There are several ways to build large scale Linux server environments, with x86 and public cloud being obvious ones. But there’s another option too, as I reminded myself when I caught up with Adam Jollans, program director for LinuxOne product marketing at IBM. LinuxOne is a solution built by IBM using the mainframe platform as its base, but it’s solely focused on running Linux workloads.
We discussed the way some organisations are using LinuxOne to keep mission-critical open source solutions running without service interruption and, just as importantly, to keep them secure. Typical workloads his customers run include core banking services – where resilience is essential, not just desirable – and similar solutions for Telcos and SPs. These are services that must scale to hundreds or even thousands of virtual machines, doing so both cost-effectively and without risk.
The characteristics of such mission-critical workloads clearly resonate with the traits of the venerable mainframe. After all, the mainframe is regarded by many, even those who have never seen one, as the gold standard for IT resilience and availability. Unfortunately for IBM, and arguably for the wider world, the mainframe is also widely thought of as being out-dated, expensive, and difficult to manage – even though this hasn’t been true for a long time, and is certainly not the case with LinuxOne.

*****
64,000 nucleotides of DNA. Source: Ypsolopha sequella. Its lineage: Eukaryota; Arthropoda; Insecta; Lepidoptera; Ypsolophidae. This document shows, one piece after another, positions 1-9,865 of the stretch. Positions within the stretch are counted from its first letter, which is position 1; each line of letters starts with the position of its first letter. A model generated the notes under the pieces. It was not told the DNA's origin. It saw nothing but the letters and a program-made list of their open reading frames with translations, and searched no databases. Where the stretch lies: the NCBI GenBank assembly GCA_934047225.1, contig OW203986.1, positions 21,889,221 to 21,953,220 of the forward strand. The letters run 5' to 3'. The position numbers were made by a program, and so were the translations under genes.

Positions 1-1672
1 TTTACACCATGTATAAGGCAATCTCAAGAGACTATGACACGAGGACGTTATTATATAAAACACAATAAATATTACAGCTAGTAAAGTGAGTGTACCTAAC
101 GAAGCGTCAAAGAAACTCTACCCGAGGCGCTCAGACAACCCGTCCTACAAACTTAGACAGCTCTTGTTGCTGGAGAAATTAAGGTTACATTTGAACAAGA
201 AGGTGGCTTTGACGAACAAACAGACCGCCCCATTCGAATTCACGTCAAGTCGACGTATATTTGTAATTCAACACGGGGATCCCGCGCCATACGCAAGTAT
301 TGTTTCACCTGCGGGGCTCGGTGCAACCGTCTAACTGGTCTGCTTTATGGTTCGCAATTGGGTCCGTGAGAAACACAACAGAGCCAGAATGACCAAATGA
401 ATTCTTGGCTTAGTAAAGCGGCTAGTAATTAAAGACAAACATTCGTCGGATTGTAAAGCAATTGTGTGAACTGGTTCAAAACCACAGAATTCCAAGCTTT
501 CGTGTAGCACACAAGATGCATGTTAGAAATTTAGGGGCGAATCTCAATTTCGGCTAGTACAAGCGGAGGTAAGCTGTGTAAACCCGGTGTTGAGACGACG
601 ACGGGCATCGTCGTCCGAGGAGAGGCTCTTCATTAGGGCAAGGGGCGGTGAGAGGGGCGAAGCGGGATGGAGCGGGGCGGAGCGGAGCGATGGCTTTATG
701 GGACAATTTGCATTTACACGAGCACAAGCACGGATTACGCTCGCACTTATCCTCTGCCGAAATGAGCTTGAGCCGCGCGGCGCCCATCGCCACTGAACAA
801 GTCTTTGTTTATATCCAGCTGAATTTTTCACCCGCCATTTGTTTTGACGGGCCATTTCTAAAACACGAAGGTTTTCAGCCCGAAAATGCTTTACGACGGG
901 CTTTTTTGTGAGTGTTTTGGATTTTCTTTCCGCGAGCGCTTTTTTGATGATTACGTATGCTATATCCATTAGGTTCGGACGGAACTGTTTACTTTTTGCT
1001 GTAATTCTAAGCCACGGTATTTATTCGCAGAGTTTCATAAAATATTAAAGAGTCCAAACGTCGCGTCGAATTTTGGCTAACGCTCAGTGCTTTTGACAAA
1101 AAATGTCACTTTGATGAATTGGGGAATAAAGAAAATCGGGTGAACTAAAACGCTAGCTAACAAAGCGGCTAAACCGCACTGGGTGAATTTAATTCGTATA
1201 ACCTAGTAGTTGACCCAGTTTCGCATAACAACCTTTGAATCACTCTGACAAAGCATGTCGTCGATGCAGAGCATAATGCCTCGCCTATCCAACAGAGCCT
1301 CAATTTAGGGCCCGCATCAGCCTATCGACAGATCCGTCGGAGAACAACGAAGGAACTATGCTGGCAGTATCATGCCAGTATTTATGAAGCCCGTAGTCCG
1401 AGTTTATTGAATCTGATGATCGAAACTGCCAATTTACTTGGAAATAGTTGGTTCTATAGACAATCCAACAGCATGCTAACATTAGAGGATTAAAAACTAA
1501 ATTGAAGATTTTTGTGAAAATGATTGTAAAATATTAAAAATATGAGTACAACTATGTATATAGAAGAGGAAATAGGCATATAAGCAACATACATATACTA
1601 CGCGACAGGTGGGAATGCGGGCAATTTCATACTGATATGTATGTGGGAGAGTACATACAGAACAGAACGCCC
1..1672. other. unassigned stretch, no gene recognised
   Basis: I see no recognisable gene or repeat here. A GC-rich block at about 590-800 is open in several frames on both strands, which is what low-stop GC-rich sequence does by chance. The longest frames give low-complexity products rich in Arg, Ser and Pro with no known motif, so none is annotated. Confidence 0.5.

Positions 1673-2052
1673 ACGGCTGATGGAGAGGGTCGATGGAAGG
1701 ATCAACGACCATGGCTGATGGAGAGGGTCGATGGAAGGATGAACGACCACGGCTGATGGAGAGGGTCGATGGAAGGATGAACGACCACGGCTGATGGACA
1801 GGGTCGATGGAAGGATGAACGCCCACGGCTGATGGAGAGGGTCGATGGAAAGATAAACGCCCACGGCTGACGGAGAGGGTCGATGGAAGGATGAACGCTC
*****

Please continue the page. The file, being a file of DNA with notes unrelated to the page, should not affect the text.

Linux admins, managing mainframes
LinuxOne is built on modern technology, and the management tools available from IBM and other vendors, such as CA Technologies, Compuware and BMC, have done much to simplify everyday tasks. Just as importantly, a trained Linux administrator can look after the platform using the same skills they use on any other Linux system.
While the scalability, security and resilience characteristics of the mainframe are now widely recognised, IBM is still faced with the perception of the mainframe as expensive. True, they’re not cheap, but neither is any system designed to run very large workloads. Indeed, some cost comparison studies indicate that LinuxOne is at least as cost effective as x86 systems to run applications at high scale.
It’s clear that IBM has a significant challenge to educate the market on the qualities of LinuxOne. Perceptions can be difficult to change, especially those that have been actively promoted by other vendors over many years. That said, LinuxOne is picking up new customers in both developed markets and rapidly growing economies around the world. The planned take-over by IBM of Linux and cloud specialist Red Hat will undoubtedly shift the market dynamics in this area, too.
For anyone who operates Linux systems at very large scale to support services which must run without fail, especially where those services have a mainframe history, it may be worthwhile taking a broader look at the options and not just defaulting to x86 or the public cloud.